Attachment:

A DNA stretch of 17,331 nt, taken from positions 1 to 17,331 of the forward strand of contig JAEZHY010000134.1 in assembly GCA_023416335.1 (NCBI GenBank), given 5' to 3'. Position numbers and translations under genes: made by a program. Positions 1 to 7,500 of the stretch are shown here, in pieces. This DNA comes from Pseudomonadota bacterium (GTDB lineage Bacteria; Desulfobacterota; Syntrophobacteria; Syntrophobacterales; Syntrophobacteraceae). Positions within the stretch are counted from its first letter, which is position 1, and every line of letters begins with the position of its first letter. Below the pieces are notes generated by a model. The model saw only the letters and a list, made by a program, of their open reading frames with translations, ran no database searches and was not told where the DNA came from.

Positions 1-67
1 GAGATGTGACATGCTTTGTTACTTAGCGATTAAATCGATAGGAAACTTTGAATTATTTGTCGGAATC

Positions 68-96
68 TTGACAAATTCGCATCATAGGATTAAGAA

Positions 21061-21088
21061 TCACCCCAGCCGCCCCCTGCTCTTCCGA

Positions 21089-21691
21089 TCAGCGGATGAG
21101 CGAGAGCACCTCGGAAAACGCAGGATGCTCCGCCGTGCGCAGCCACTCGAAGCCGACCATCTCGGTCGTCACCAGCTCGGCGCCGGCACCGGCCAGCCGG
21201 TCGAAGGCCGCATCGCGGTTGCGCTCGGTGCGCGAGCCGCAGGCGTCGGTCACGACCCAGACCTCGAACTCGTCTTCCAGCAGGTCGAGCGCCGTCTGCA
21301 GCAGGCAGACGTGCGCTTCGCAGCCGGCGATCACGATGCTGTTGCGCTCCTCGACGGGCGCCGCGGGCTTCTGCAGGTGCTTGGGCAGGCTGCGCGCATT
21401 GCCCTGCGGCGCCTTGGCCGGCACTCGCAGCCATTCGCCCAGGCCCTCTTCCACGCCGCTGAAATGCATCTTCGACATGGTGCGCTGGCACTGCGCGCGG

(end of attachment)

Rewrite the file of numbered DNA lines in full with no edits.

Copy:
A DNA stretch of 17,331 nt, taken from positions 1 to 17,331 of the forward strand of contig JAEZHY010000134.1 in assembly GCA_023416335.1 (NCBI GenBank), given 5' to 3'. Position numbers and translations under genes: made by a program. Positions 1 to 7,500 of the stretch are shown here, in pieces. This DNA comes from Pseudomonadota bacterium (GTDB lineage Bacteria; Desulfobacterota; Syntrophobacteria; Syntrophobacterales; Syntrophobacteraceae). Positions within the stretch are counted from its first letter, which is position 1, and every line of letters begins with the position of its first letter. Below the pieces are notes generated by a model. The model saw only the letters and a list, made by a program, of their open reading frames with translations, ran no database searches and was not told where the DNA came from.

Positions 1-67
1 GAGATGTGACATGCTTTGTTACTTAGCGATTAAATCGATAGGAAACTTTGAATTATTTGTCGGAATC

Positions 68-96
68 TTGACAAATTCGCATCATAGGATTAAGAA

Positions 21061-21088
21061 TCACCCCAGCCGCCCCCTGCTCTTCCGA

Positions 21089-21691
21089 TCAGCGGATGAG
21101 CGAGAGCACCTCGGAAAACGCAGGATGCTCCGCCGTGCGCAGCCACTCGAAGCCGACCATCTCGGTCGTCACCAGCTCGGCGCCGGCACCGGCCAGCCGG
21201 TCGAAGGCCGCATCGCGGTTGCGCTCGGTGCGCGAGCCGCAGGCGTCGGTCACGACCCAGACCTCGAACTCGTCTTCCAGCAGGTCGAGCGCCGTCTGCA
21301 GCAGGCAGACGTGCGCTTCGCAGCCGGCGATCACGATGCTGTTGCGCTCCTCGACGGGCGCCGCGGGCTTCTGCAGGTGCTTGGGCAGGCTGCGCGCATT
21401 GCCCTGCGGCGCCTTGGCCGGCACTCGCAGCCATTCGCCCAGGCCCTCTTCCACGCCGCTGAAATGCATCTTCGACATGGTGCGCTGGCACTGCGCGCGG